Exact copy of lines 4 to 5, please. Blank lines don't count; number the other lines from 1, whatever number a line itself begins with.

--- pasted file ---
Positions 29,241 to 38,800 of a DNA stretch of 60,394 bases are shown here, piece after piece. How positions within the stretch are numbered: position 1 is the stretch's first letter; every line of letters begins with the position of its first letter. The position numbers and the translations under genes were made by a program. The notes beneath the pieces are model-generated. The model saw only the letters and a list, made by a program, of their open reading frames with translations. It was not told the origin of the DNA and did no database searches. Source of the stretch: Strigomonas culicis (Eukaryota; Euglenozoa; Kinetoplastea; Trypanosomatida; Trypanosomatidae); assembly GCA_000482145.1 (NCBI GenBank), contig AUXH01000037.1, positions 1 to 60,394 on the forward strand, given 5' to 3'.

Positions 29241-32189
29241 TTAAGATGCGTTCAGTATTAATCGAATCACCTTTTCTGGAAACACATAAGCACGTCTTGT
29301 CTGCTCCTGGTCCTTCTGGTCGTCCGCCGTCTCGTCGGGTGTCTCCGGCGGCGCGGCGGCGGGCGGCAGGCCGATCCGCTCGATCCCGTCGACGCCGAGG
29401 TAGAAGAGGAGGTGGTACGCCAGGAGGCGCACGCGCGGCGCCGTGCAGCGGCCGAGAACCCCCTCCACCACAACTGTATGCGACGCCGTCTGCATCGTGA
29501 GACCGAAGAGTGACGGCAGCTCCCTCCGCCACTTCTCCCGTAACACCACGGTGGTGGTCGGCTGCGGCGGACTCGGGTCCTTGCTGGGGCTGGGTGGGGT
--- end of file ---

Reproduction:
29301 CTGCTCCTGGTCCTTCTGGTCGTCCGCCGTCTCGTCGGGTGTCTCCGGCGGCGCGGCGGCGGGCGGCAGGCCGATCCGCTCGATCCCGTCGACGCCGAGG
29401 TAGAAGAGGAGGTGGTACGCCAGGAGGCGCACGCGCGGCGCCGTGCAGCGGCCGAGAACCCCCTCCACCACAACTGTATGCGACGCCGTCTGCATCGTGA